The Joyous Life Lecture was held at a Tenrikyo center in Nepal on September 6. The lecturer was Rev. Mitsuzo Nakanishi, chief of the Overseas Department’s Asia I section. The center—which was opened in the city of Kathmandu in 1966 with Rev. Ryoji Omukai as the first head and whose current location commands a good view of the Himalayas in the distance—has held the Joyous Life Lecture 34 times including this year since 1975.
Last year, in January, the center announced its activity goal “Let’s increase the number of Yoboku who strive to help others be saved” for the “three years, one thousand days” period leading up to the 130th Anniversary of Oyasama. In place of Rev. Yoshiharu Kamimura, the head of the center, local Yoboku now take the initiative to administer the Sazuke to those who are suffering from illness after monthly services.
At a time when, thanks to their efforts, the momentum for salvation work has been building up in the region, local followers proactively invited their relatives and acquaintances to the Joyous Life Lecture. The lecture was attended by 149 people, which was an increase of 52 people from last year. Participants included those who were invited and came to the center for the first time and those who attended the Oyasama 130th Anniversary Yoboku Gathering, which was also held at the center this March.
In the lecture, Rev. Nakanishi mainly spoke about the eight dusts of the mind. After the lecture, Rev. Nakanishi and some local followers administered the Sazuke to the participants who requested it.
Rev. Kamimura said: “In Nepal, we are not allowed to do door-to-door missionary work and other such activities to spread the teachings, so the lecture is a good opportunity for the Nepalese to learn about Tenrikyo. There seemed to be quite a few participants who have physical ailments. We want to support and encourage local followers who are close to those people to work proactively to help them be saved.
This comes as more and more followers serve as performers at the mission center’s monthly services this year. The center has been calling on followers to practice the hand movements before the monthly services of their mission stations and fellowships since last January when it announced that it would put emphasis on “the service and the Sazuke” in anticipation of the 130th Anniversary of Oyasama.
With the aim of conveying the teachings of the path to as many people as possible in this pre-anniversary season, the number of lecture venues was increased from two last year to four, which are in three cities: Santa Rosa, Metro Manila, and Manila, where Tenrikyo Mission Center in the Philippines is located. Moreover, 250 sheets of original flyers were prepared so that local followers were able to visit their neighbors with the flyers to invite them to join the lectures.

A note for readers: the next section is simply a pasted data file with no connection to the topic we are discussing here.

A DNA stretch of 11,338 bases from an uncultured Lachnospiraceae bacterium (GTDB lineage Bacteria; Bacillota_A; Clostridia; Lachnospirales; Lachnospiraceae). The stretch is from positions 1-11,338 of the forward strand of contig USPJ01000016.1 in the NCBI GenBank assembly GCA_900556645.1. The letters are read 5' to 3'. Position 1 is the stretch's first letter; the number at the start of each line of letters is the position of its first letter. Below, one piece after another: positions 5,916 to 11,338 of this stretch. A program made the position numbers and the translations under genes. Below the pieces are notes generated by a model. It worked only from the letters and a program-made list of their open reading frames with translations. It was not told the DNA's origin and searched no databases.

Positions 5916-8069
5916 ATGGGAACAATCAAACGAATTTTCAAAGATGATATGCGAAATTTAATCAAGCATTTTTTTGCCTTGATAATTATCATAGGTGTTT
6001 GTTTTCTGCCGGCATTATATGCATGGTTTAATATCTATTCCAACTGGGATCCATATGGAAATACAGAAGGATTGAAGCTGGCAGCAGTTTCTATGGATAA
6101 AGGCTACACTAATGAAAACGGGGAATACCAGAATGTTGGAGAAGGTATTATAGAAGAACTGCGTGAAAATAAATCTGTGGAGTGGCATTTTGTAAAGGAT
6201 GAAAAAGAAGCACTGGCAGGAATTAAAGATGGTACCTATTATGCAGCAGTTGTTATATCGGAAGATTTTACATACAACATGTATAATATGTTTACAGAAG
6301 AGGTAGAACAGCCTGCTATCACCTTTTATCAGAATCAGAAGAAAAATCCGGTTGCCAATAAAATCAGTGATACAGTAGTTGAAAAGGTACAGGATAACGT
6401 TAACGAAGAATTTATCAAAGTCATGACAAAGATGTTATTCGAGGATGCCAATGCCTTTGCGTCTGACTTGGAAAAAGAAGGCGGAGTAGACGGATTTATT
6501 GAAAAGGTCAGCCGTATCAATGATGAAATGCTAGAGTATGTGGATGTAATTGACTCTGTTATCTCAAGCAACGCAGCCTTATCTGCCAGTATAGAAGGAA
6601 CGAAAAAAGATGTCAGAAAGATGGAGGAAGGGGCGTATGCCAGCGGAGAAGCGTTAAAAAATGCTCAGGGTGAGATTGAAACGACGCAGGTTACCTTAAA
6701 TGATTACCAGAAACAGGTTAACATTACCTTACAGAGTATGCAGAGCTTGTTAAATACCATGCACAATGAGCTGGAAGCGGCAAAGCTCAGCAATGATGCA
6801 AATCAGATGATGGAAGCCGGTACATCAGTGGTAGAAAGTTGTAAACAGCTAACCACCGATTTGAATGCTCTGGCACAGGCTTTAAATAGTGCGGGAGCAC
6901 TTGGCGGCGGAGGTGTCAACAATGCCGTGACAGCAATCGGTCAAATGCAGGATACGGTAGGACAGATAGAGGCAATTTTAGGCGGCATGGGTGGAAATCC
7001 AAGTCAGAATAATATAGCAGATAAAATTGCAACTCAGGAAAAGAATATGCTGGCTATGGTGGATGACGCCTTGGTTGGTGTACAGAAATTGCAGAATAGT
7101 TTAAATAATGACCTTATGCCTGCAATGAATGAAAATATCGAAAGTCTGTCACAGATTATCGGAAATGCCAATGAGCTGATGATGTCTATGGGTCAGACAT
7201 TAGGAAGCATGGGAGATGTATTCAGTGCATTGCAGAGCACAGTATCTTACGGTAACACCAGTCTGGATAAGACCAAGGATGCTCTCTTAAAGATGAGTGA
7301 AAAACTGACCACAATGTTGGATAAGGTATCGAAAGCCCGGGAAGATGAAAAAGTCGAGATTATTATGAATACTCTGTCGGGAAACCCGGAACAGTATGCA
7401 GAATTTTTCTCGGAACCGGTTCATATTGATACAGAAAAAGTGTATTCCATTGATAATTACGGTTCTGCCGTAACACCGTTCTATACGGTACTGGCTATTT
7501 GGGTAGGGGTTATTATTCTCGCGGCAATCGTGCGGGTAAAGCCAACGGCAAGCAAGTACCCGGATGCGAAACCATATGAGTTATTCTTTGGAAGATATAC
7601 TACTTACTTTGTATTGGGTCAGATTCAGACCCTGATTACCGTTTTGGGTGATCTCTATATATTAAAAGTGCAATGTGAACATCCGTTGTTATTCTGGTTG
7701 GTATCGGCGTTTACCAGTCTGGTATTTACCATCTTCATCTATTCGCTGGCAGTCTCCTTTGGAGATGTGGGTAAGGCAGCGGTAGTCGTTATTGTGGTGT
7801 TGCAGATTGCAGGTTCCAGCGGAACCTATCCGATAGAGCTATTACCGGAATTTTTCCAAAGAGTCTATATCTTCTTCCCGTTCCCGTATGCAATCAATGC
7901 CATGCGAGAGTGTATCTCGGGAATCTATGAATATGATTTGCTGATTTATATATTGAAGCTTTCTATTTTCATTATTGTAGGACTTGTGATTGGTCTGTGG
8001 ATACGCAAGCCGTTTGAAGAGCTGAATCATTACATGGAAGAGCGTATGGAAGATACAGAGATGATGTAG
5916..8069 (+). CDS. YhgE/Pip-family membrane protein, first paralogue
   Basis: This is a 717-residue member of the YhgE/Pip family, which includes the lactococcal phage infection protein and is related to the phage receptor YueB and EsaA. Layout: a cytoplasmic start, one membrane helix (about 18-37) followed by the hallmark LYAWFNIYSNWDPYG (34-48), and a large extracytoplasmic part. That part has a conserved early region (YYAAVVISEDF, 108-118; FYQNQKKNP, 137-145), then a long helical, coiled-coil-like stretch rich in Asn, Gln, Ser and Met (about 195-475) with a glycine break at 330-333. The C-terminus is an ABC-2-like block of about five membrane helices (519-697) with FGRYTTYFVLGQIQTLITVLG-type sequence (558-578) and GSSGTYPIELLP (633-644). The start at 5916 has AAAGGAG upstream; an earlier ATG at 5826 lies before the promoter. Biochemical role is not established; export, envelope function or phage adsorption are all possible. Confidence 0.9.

On September 13, Okaohara Parañaque Mission Station gathered 52 participants including 30 non-followers. Rev. Mitsuzo Nakanishi, the lecturer, stressed the importance of performing the service to sweep away the dust of mind. The lecture was followed by a practice session for the seated service. Charmy Martin, a 30-year-old Yoboku who invited five participants, said with a smile: “One of last year’s participants now comes to our mission station every day. I made a lot of efforts to distribute flyers and invite people, in order not to miss this pre-anniversary season.”
Rev. Makoto Hamada, head of Tenrikyo Mission Center in the Philippines, commented: “With the increased number of venues this year, many local followers were involved in setting up the venues, managing logistics, and serving as interpreters, not to mention inviting people to participate in the lectures. In order to ensure that this momentum continues in our pre-anniversary activities, we intend to increase our efforts in salvation work in this region.”
In Australia, the lectures were delivered by Mrs. Stacy Takahashi, wife of the head minister of Itakano Branch Church, at seven venues in several cities including Brisbane, Sydney, and Melbourne, drawing a total of 124 participants. For the first time in three years, the event also took place in Perth, the only western city among the five major Australian cities where more than 70% of the country’s total population live. In the Oceania region, the Joyous Life Lecture has continued to be held almost every year since 2000.
In preparation for this year’s lectures, Rev. Tomoharu Matsui, head of the Oceania Centre, worked closely with those who were responsible for each venue. “I told them that inviting non-Tenrikyo people to the lectures would lead to salvation work,” said Rev. Matsui, who also made proactive efforts to increase participants in the lectures.
Working with the Oceania Meeting—the meeting between the Overseas Department and directly supervised churches that have mission facilities in the Oceania region—local followers made arrangements and preparations for the lectures.
In the lectures, Mrs. Takahashi shared a variety of stories about salvation work based on her own experiences. In Australia, where there are many Christians, a lot of people seem to be used to listening to preaching. Comments from non-Tenrikyo participants included: “I was very surprised to hear the lecturer, who is in a similar position to a priest, share personal stories about how she and her family members were saved. Her stories were very new to me and intriguing.” After the lectures, the lecturer and staff members administered the Sazuke to those who requested it. Some participants talked with the lecturer about their personal worries.